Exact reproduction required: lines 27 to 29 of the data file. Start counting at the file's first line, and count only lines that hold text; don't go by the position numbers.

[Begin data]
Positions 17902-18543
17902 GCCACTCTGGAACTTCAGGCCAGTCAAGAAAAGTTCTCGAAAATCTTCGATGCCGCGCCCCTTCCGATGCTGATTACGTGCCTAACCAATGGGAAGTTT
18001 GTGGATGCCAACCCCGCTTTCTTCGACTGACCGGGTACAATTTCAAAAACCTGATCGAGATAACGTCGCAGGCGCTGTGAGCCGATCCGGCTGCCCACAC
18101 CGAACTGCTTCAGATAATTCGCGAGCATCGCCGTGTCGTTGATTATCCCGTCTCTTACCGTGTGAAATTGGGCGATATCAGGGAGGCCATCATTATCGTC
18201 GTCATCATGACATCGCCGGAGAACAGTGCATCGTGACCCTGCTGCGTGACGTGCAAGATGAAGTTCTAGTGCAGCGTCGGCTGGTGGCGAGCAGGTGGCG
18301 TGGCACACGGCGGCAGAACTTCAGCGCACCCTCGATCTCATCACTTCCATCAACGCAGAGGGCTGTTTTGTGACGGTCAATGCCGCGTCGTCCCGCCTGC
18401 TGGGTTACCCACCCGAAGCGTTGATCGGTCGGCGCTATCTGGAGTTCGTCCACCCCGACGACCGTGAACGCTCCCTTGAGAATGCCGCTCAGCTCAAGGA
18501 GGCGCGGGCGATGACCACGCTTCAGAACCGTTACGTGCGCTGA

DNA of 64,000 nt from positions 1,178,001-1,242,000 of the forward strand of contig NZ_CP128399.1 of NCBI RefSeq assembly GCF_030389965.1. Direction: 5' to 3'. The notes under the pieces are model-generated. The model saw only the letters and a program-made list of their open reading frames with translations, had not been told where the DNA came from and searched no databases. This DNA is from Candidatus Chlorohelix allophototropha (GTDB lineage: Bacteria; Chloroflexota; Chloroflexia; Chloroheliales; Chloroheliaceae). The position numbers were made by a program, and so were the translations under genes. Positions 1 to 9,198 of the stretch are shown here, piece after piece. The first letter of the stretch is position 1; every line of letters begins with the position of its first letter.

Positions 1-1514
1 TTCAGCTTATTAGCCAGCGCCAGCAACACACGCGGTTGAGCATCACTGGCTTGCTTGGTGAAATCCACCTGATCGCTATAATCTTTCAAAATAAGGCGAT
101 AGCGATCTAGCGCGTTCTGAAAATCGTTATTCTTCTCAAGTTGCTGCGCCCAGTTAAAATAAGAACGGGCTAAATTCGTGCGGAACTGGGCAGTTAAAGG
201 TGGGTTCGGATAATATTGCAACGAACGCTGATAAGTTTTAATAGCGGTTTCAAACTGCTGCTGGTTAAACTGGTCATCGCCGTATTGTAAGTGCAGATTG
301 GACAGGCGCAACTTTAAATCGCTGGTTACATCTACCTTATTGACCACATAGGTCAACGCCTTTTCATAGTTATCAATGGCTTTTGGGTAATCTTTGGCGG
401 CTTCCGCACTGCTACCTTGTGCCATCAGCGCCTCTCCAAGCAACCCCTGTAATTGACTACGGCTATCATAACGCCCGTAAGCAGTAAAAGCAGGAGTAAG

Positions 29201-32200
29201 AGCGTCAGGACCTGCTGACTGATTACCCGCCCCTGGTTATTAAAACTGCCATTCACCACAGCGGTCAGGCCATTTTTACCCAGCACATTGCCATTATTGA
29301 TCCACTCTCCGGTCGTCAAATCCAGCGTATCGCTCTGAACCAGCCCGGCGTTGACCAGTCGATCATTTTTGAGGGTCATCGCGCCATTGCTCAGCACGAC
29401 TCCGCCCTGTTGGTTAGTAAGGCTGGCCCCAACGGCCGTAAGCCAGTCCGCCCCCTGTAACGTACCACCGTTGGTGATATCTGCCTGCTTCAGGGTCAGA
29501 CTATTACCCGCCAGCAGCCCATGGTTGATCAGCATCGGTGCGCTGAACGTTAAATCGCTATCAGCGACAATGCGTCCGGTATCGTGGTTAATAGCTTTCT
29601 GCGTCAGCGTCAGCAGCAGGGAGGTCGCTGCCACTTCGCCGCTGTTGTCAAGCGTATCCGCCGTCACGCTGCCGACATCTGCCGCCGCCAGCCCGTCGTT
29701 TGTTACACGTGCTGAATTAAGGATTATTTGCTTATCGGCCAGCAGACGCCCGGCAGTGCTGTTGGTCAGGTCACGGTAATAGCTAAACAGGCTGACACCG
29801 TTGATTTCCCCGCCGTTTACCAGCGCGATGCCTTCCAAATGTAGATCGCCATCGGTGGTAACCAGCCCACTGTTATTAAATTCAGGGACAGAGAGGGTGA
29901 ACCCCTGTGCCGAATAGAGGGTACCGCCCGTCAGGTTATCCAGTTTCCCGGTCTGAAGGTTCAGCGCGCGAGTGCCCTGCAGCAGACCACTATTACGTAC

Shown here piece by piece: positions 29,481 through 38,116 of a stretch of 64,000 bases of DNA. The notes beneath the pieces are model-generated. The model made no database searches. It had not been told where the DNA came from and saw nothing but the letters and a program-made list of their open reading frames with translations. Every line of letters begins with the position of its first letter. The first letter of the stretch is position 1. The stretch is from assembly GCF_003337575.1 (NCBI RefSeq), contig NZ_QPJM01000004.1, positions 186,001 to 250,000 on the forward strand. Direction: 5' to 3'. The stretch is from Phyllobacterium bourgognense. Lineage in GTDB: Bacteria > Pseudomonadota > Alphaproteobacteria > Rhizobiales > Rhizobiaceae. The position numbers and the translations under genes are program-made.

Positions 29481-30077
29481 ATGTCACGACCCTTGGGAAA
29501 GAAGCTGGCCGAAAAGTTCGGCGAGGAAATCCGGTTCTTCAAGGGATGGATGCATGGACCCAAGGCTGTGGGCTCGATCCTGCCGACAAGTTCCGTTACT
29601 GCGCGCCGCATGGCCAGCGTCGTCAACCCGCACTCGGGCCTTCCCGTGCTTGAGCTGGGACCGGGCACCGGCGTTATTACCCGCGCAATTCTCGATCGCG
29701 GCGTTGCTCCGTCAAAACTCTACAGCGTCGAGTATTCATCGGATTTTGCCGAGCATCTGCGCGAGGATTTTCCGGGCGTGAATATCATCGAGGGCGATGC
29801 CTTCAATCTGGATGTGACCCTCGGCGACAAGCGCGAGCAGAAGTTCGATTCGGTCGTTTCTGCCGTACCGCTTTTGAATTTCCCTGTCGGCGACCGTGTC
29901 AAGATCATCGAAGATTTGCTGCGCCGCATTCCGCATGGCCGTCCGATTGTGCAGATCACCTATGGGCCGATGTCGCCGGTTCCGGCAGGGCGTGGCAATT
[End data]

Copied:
29481 ATGTCACGACCCTTGGGAAA
29501 GAAGCTGGCCGAAAAGTTCGGCGAGGAAATCCGGTTCTTCAAGGGATGGATGCATGGACCCAAGGCTGTGGGCTCGATCCTGCCGACAAGTTCCGTTACT
29601 GCGCGCCGCATGGCCAGCGTCGTCAACCCGCACTCGGGCCTTCCCGTGCTTGAGCTGGGACCGGGCACCGGCGTTATTACCCGCGCAATTCTCGATCGCG